136 Chesterfield Industrial Boulevard
Chesterfield, Missouri 63006
Telephone: (636) 537-9715
Fax: (636) 537-9753
Sales: $62.9 million (2002)
Stock Exchanges: NASDAQ
Ticker Symbol: RELV
NAIC: 325411 Medicinal and Botanical Manufacturing; 311422 Specialty Canning; 424210 Drugs and Druggists' Sundries Merchant Wholesalers
Since our founding in 1988, Relìv International has become a key player in advancing and simplifying nutrition for people around the world. As consumers become savvier about the vital role nutrition plays in health and well being, they're looking for nutritional solutions that blend easily into their everyday lives. At Relìv, providing these solutions is our worldwide mission. That's why we've focused our efforts on the development of essential nutritional supplements and functional foods--foods specifically designed to enhance performance, protect against disease, and relieve discomfort. And at Relìv, we are committed to creating products that bring the life-enhancing benefits of soy, herbs, antioxidants, and other botanicals to the daily diet--without sacrificing taste or convenience.
1985: American Life Investors is founded.
1986: Robert L. Montgomery meets Theodore P. Kalgoris and begins using his nutritional supplement.
1988: Relìv Inc. is incorporated.
1991: Relìv enters Australia and, the following year, New Zealand.
1992: The company changes its name to Relìv International, Inc.
1993: Relìv opens a branch in Mexico.
1995: Relìv UK is founded.
1999: The company is warned by the FDA of misleading information on its labeling of Relìv Arthaffect.
2000: The company launches "Relìv 2000," a major product development program.
Relìv International, Inc. is a producer of personal health products, including nutritional supplements, functional foods, weight management products, sports nutrition products, granola bars, and skincare products. Its most popular products include Relìv Classic and Relìv NOW, both powdered dietary supplements which provide essential vitamins, minerals, proteins, and herbs to assure a healthy, balanced diet, and Relìv Innergize!, a supplement designed to enhance athletic performance. Together these three products account for approximately 50 percent of Relìvs annual sales. Other products include weight-loss aids Relìv Ultrim-Plus and Cellebrate; FibRestore; Arthaffect, a supplement intended to promote healthy joints; ProVantage, a supplement for athletes; Relìv Ultra Bar, a granola bar; SoySentials and Relìv Soy Sense, nutritional supplements for women; Relìv NOW For Kids; and ReversAge, a line of nutritional supplements and skin creams designed to slow down the effects of aging. In 2003, Relìv marketed its products through subsidiaries in nine countries--the United States, Canada, Mexico, the United Kingdom, Ireland, Australia, New Zealand, and the Philippines. Relìv sells its products not through traditional retail outlets but via a multilevel marketing network of some 35,000 individual distributors located throughout the world. Relìv reported $63 million in sales in 2002, of which the United States accounted for about 84 percent.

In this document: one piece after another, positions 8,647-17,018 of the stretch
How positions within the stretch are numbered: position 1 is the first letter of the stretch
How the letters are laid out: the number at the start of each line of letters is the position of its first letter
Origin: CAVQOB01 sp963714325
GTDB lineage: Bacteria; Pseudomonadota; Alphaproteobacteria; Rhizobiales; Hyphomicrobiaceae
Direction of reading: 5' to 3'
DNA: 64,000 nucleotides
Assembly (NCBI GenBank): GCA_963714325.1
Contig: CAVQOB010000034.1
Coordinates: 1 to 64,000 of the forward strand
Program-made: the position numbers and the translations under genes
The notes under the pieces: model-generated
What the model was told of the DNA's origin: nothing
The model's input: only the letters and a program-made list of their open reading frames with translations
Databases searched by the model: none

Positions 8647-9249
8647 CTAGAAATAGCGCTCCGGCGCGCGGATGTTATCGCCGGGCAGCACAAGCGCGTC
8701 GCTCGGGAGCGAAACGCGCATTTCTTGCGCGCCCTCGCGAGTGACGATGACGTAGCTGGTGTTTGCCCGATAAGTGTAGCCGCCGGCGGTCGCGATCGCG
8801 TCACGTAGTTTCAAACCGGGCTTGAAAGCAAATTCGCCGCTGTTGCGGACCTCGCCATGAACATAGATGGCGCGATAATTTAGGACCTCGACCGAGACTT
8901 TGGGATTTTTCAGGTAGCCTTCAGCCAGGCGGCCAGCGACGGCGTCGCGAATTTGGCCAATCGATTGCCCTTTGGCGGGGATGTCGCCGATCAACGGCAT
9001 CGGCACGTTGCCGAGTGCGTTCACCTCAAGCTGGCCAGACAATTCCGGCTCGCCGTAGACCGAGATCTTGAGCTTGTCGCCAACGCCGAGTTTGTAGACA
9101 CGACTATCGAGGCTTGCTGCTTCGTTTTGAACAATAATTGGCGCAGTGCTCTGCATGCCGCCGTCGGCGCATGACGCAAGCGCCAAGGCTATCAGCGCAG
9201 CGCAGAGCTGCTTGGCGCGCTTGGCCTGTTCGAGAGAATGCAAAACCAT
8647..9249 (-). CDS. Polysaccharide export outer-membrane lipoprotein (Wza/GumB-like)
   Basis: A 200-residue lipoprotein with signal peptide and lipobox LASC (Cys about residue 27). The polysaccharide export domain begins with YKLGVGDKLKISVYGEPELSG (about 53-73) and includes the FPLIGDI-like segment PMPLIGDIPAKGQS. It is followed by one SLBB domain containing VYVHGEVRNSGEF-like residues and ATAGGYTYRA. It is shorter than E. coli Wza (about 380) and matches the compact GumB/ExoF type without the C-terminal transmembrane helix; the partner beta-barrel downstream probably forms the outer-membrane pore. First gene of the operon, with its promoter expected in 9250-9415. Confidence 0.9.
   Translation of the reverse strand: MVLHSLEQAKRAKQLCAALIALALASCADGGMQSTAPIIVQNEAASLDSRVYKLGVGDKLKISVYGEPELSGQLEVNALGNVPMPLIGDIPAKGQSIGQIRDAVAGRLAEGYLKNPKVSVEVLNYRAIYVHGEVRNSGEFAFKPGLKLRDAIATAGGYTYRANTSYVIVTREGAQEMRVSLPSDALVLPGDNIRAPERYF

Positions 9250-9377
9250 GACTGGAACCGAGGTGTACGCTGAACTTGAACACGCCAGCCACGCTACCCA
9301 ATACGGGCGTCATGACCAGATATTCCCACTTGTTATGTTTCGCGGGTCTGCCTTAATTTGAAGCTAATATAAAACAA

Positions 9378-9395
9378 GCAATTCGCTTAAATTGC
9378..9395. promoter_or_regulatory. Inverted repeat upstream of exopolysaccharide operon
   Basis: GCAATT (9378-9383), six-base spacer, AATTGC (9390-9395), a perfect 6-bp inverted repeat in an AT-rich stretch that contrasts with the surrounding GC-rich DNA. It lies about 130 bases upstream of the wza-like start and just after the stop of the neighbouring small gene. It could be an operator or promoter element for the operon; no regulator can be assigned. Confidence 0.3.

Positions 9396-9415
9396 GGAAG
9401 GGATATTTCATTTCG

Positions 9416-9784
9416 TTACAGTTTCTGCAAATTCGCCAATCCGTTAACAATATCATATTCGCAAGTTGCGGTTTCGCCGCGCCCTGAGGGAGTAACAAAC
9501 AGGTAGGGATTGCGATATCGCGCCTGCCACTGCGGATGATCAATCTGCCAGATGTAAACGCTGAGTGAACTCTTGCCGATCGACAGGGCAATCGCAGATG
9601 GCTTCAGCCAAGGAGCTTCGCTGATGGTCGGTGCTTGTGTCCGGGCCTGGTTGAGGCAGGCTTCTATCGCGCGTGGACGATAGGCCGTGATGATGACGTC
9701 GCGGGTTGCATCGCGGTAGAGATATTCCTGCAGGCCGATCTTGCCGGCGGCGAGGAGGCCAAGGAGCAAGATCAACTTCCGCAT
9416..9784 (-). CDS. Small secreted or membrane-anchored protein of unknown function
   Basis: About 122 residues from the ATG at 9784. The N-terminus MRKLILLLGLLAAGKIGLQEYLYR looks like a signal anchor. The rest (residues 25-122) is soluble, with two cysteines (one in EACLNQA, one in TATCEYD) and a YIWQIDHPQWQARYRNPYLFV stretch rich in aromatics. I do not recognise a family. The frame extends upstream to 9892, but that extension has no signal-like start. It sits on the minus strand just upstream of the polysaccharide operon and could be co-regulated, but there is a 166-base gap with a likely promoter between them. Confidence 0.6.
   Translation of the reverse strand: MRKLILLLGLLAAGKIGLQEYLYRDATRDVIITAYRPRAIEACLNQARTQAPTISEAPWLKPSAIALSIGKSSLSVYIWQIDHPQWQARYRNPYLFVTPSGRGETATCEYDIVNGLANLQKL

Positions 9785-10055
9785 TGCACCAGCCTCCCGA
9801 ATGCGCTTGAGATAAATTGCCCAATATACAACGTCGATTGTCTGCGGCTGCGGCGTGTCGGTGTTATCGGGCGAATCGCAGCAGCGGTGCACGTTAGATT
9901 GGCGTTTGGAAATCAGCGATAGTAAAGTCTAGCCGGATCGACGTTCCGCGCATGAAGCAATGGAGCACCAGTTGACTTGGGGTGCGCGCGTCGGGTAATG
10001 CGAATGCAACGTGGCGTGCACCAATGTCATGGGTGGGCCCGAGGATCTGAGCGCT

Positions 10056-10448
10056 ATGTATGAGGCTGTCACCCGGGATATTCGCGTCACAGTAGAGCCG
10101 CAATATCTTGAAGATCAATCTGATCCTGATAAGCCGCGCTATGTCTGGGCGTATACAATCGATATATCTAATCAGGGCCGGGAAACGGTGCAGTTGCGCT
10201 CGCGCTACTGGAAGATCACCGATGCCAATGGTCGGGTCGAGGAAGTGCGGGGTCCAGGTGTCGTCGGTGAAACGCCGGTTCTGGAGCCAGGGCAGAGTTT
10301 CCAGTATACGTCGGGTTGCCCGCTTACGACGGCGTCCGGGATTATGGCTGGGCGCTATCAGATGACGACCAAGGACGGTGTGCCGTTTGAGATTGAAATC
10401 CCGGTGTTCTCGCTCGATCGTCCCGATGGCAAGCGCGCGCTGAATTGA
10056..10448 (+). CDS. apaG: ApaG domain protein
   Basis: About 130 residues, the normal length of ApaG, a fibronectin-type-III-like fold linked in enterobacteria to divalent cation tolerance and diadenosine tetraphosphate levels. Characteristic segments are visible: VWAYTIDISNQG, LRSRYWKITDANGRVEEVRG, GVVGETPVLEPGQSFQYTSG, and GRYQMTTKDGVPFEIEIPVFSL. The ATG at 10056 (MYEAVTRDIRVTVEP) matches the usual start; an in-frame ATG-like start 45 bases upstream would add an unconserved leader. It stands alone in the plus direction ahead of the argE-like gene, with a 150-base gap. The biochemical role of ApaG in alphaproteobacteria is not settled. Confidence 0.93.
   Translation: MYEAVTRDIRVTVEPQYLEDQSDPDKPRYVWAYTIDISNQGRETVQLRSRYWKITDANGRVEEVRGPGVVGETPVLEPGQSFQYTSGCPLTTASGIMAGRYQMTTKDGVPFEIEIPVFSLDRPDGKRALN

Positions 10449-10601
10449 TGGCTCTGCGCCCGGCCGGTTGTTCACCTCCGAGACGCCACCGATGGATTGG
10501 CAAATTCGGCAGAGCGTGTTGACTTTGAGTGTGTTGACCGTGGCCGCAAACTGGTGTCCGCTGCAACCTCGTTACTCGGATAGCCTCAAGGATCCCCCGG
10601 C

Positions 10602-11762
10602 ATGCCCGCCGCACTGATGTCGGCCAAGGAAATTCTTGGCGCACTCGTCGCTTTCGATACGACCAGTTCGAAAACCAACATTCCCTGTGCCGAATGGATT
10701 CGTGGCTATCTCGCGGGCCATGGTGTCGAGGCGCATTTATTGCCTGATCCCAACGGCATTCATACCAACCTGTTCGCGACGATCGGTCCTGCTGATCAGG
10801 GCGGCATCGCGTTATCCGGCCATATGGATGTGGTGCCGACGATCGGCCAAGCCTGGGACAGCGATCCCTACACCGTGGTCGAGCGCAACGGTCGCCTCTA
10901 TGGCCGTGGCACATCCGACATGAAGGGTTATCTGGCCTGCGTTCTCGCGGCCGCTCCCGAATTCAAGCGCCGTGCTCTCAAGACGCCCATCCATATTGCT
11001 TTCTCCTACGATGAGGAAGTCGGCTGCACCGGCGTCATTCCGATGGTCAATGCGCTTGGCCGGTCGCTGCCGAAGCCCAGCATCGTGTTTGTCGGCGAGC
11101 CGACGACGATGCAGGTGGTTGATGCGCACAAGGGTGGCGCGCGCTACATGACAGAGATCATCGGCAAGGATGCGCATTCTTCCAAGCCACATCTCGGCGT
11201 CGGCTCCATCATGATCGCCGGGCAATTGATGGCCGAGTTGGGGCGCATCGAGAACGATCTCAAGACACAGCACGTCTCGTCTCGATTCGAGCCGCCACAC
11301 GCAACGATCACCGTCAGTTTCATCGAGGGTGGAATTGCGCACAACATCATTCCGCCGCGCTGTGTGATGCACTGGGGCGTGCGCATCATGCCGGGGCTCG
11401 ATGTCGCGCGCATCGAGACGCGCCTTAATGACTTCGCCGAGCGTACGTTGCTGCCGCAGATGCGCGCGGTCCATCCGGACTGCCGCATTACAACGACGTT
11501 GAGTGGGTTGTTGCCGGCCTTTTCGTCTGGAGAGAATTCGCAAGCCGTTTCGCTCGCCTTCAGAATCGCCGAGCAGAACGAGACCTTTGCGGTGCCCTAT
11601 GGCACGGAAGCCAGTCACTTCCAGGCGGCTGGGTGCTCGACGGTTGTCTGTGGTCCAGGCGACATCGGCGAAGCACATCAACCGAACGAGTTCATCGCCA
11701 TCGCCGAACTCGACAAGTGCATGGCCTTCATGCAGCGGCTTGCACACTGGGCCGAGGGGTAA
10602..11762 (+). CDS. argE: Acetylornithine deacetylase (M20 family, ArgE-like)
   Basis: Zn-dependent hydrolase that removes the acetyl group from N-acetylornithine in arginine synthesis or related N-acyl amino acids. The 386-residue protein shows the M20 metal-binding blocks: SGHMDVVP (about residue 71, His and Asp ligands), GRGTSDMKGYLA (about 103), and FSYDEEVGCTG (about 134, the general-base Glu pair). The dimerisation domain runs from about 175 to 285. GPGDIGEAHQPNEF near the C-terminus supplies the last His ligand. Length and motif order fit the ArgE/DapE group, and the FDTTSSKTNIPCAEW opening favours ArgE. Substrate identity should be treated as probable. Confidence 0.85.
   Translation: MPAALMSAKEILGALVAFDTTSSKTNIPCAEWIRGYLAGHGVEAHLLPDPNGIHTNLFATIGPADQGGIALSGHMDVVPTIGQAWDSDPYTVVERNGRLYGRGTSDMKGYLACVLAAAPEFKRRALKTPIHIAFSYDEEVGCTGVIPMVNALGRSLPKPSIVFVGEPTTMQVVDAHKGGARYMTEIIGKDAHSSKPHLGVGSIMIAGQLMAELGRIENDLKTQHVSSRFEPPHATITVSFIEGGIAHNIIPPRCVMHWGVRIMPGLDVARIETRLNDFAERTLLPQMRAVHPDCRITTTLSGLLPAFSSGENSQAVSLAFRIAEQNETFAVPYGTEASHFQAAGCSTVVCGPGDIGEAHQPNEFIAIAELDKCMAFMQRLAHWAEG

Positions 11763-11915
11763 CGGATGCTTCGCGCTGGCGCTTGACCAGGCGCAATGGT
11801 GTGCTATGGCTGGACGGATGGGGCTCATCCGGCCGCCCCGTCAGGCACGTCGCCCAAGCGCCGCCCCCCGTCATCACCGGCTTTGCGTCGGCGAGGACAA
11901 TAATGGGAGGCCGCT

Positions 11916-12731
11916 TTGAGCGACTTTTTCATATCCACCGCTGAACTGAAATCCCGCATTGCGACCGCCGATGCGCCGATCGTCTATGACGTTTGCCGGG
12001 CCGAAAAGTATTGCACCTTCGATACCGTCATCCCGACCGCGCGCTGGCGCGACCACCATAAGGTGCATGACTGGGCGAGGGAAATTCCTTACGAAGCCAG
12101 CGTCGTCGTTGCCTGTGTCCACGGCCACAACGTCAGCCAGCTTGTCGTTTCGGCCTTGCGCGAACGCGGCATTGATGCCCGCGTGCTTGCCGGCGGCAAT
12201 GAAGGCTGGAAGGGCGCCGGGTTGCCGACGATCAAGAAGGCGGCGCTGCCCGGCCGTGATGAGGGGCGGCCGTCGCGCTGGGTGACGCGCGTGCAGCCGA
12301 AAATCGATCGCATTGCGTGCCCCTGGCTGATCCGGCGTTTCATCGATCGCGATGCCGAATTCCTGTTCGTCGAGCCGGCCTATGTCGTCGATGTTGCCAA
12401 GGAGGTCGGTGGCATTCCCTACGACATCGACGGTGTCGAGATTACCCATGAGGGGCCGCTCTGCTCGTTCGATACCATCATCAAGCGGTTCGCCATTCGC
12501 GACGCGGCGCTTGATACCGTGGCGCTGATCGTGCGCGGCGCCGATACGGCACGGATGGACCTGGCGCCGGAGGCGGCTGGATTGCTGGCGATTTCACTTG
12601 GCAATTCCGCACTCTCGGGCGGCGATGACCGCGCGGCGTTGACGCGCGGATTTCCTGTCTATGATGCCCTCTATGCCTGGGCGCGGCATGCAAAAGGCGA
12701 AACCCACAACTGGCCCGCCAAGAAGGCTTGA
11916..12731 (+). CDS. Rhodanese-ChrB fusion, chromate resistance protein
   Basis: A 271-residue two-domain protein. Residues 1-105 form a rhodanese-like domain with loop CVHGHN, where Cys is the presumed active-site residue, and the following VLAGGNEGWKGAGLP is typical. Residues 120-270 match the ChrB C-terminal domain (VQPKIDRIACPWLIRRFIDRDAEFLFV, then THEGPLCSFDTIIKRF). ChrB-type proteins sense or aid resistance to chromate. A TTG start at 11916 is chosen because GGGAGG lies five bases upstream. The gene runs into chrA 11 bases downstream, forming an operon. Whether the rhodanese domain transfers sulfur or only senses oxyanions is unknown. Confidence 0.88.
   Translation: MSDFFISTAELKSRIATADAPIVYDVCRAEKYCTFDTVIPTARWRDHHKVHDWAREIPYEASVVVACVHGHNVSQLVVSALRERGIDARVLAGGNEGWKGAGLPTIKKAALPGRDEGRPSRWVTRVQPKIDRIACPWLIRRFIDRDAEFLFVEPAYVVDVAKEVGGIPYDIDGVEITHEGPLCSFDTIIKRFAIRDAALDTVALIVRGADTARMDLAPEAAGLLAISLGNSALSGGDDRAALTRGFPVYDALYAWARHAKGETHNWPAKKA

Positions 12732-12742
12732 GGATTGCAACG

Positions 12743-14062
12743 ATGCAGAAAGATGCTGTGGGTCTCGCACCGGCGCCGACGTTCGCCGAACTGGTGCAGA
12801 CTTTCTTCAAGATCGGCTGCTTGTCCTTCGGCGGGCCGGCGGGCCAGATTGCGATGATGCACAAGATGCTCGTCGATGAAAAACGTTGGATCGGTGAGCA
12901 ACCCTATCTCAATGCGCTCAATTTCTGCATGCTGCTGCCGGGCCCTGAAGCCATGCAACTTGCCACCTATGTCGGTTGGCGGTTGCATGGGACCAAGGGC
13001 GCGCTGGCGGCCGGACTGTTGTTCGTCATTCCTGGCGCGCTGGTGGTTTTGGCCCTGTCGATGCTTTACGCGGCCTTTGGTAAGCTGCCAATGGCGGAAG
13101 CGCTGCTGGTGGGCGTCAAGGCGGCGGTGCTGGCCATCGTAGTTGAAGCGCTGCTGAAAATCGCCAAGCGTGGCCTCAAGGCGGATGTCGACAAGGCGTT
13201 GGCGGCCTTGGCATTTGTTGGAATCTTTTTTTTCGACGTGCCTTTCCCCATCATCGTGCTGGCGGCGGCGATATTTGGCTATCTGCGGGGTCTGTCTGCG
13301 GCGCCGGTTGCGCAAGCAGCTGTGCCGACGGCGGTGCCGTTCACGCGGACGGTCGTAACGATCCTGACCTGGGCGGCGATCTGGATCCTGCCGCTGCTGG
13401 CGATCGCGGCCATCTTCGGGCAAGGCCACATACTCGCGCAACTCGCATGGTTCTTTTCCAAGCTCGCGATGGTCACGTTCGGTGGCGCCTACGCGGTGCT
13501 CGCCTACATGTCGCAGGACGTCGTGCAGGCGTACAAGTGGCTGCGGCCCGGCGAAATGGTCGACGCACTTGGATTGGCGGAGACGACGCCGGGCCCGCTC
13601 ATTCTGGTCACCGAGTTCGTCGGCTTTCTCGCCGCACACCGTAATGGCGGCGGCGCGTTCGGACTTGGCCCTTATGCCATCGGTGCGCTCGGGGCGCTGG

Born of a Miracle Cure in 1988
Relìv International evolved out of another company in a completely different line of business, American Life Investors, Inc. Founded in February 1985, the company sold prepaid legal plans. It was so successful that its co-founder, Robert L. Montgomery, was able to retire as a millionaire at the age of 38. He moved to his ranch to devote the rest of his life to raising horses and being with his family. Not long after his retirement, however, Montgomery had the first of two experiences that would decisively alter the direction of his life. The first was an encounter with microbiologist Theodore P. Kalgoris, who deeply impressed Montgomery with his philosophy "Be ashamed to die until you have scored a victory for mankind" as well as a nutritional supplement he had developed which Montgomery began using. In 1987, Montgomery's life was shaken again when he learned he had a brain tumor. However, not only was the surgery successful, Montgomery recovered in less than half the time expected by his doctors. Montgomery and his wife attributed this remarkable cure to his regular use of Kalgoris's nutritional preparation, and once he was healthy again Montgomery set out to bring Kalgoris's formula to the masses. Thinking on the matter further, he decided to do it by means of a company that would enable others to achieve the business security and financial independence that he and his wife enjoyed.